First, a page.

In this series dedicated recycler and volunteer Barb Little discusses the Columbia Shuswap Regional District’s focus on Zero Waste, its plans for curb-side pick up for Revelstoke in 2010, composting, Extended Producer Responsibility, the Revelstoke Recycling Directory and alternatives like the Hornby Island Free Store. She also features some local recycling superstars, explain the Mechanical Sort Facility and clarifies what exactly can — and cannot — be recycled.
November 27 is Buy Nothing Day. Originating in Vancouver in 1992 this international day of protest against consumerism claims over-consumption is having a drastic, negative affect upon the planet and that reducing and reusing can make a difference.
Vancouver’s Kalle Lasn, editor of Adbusters Magazine, said recently on CNN, “Every purchase we make has an impact — whether because it’s made from non-renewable resources, is shipped overseas, is packaged in non-recyclable Styrofoam and plastic or its production increases global warming”.
Every community in BC is struggling with tons of waste, a by-product of consumption. According to Lasn, 500 million obsolete cell phones were tossed in the US in 2005. BC recycles 325 million beverage cans annually. However, recycling is not a panacea. Most recycled electronics and hazardous wastes are destroyed. There is no market for plastic. Styrofoam does not break down. Windows, mirrors and glass dishware cannot be recycled.
Because they are so remote, the people of Hornby Island have created a successful solution. For decades they’ve operated a Free Store. Everything except food waste can be taken to the store. I’ve seen it — a huge warehouse, neat and tidy, full of shelves floor to ceiling, choc-a-block with books, clothes, furniture, electronics, kitchenware, toys and tools, all free.
“Lots of these reuse sheds exist in the interior,” said Carmen Fennell of CSRD. “Scotch Creek has a prototype, and in 2011 we hope Revelstoke’s landfill operator Scott Renaud of Bresco will have a reuse centre built. For liability and regulation reasons, the shed has to be away from the active dumping area and there will be a drop off charge, but everything will be free to the public.”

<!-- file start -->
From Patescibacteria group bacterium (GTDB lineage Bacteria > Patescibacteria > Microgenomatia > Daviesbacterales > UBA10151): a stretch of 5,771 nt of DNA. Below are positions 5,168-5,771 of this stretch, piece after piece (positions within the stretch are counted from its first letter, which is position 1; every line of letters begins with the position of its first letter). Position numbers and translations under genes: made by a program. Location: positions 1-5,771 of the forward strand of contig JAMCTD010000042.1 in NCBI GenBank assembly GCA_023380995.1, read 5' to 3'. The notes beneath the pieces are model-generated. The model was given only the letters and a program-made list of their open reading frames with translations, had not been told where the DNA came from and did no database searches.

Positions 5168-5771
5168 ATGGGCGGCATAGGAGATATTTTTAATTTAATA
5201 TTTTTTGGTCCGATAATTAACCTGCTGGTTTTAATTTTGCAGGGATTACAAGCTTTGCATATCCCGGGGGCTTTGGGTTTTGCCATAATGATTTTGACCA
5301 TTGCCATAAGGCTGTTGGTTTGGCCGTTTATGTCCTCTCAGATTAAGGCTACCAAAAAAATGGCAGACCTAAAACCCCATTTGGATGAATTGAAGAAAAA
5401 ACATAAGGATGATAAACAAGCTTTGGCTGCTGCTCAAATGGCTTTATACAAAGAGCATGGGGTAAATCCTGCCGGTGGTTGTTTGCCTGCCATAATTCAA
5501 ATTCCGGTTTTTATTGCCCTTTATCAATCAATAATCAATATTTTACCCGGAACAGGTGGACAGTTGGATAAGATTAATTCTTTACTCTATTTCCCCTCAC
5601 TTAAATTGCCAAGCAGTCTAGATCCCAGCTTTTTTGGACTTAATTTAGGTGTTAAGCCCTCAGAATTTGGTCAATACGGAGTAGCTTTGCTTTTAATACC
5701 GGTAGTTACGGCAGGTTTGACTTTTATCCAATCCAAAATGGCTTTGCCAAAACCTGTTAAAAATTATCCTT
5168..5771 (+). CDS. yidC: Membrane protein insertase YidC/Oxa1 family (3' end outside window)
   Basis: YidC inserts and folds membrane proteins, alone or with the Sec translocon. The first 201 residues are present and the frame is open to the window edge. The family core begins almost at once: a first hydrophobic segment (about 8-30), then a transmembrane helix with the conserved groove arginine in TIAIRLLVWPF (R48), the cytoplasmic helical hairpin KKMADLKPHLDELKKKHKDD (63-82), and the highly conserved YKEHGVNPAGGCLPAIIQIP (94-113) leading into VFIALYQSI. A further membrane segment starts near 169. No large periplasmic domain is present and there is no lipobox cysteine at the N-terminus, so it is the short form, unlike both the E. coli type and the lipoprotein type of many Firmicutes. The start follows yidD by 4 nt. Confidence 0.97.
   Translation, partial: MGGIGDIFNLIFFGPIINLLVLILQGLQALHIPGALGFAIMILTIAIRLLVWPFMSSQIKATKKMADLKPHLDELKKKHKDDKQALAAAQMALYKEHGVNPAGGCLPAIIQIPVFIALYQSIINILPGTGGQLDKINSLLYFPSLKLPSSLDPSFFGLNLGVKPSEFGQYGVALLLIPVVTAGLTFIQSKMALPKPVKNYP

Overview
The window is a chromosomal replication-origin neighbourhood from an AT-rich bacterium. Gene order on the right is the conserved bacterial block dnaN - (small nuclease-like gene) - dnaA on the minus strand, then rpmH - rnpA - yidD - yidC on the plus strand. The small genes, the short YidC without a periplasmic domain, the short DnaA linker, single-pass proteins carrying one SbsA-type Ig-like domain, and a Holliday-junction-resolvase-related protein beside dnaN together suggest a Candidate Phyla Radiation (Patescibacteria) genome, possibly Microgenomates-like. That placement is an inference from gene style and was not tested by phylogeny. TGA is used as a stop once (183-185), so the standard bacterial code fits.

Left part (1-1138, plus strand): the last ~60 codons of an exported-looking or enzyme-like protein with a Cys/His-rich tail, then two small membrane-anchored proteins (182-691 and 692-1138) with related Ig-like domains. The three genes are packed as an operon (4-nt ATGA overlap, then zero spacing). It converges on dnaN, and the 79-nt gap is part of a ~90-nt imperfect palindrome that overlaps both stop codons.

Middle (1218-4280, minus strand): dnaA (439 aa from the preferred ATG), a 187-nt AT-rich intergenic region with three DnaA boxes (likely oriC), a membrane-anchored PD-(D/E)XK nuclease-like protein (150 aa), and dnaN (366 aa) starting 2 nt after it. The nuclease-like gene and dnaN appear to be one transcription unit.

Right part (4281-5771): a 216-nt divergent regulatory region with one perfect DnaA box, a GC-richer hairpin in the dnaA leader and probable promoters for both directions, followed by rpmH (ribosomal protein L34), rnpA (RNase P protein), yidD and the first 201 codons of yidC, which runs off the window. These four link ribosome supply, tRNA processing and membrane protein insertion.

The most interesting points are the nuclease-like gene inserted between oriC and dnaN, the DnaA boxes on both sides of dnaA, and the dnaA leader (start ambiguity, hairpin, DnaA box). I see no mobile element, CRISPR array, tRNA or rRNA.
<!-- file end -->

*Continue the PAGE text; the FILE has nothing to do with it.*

In the meantime, we have plenty of sites for reducing and reusing. Revelstoke’s thrift shops are an astounding reuse-it success story. Last year the Hospital Auxiliary Thrift Store took in over $250,000. St Peter’s Goodwill is the newest shop.
Our discards are much needed overseas. In 2008 Ray and Jackie Brosseuk (Partners for Others) shipped 13 containers of housewares, toys, medical supplies and clothing to Africa. To donate call 250 837-6444.
A prime example of reusing is Trevor Kehler’s thriving business Unlimited Supplies from Everyone’s Discards. Featured in Business Edge magazine at www.recycledseatbelts.ca/media.php, Kehler harvests seatbelts from junked cars and sews them into trendy eco-savvy totes and purses.
Leave a book, take a book. CBAL has free book bins at the Hospital, Community Centre, Family Laundry, Food Bank, Arena, and RAOP. For more locations call Tracy, 250 837-6669. The Hospital Auxiliary Thrift has book bins, by donation, at SouthSide Market and Coopers.
Revelstoke Bottle Depot now recycles household paint and electronics — computers, televisions, desktop fax machines. They plan to take DVD players, VCRs, radios and cell phones in 2010.
The thrift shops take clean plastic bags, Coopers recycles plastic grocery and produce bags. Community Connections recycles Inkjet cartridges and cell phones. Return eyeglasses to optometrist offices, prescription drugs to pharmacies, Sears catalogues to Sears.
Unload stuff online. Visit www.csrd.reuses.com, The Stoked List at http://thestoke.ca/list, or freecycle_revelstoke.
M&J Metal Recycling’s motto is: If it’s Metal We’ll Take It. Drop off or make arrangements for pick up at 837-9283. Recycle motor oil and filters to Revelstoke Truck Centre, Silverline Transmission or the Hazardous Waste Fairs.
Fennelle said several Hazardous Waste, Electronics and Metal recycling fairs are planned for 2010, but not plastics fairs as plastics 1, 2, 4 & 5 can now be recycled at the bins. For information contact CSRD at 1-888-248-2773: Consumer Product Stewardship 1-800-772-9772; Return-It-Electronics 1-800-330-9767.